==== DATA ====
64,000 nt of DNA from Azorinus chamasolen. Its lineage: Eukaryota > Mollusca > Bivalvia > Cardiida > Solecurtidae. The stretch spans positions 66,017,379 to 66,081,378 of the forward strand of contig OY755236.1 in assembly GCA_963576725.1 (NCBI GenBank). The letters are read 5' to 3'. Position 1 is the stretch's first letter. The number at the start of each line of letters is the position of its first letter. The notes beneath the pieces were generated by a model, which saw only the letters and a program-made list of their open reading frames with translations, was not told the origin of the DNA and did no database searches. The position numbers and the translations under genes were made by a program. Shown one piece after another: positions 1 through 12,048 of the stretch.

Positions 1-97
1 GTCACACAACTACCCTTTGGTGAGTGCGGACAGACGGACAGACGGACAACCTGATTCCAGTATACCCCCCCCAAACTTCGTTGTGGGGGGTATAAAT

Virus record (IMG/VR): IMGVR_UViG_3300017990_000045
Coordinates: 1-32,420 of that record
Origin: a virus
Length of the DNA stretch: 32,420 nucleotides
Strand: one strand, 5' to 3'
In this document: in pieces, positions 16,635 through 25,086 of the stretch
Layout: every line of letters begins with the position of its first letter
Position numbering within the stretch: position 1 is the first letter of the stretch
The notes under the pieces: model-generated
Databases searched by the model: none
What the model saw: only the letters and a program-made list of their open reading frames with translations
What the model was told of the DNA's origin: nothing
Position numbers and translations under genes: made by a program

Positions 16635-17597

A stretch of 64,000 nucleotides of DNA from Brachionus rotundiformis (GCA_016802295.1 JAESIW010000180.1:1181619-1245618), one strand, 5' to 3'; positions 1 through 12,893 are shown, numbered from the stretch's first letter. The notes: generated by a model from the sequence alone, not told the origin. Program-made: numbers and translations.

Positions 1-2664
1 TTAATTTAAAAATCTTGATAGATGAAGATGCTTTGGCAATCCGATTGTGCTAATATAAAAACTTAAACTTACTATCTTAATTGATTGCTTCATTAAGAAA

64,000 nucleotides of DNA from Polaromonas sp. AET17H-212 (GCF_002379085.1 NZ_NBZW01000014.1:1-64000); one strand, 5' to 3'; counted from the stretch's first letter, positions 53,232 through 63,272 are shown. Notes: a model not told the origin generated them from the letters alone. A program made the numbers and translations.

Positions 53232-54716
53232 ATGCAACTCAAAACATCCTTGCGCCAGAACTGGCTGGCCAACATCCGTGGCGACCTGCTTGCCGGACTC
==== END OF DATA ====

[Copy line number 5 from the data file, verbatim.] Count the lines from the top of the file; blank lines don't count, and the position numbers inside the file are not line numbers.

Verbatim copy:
Coordinates: 1-32,420 of that record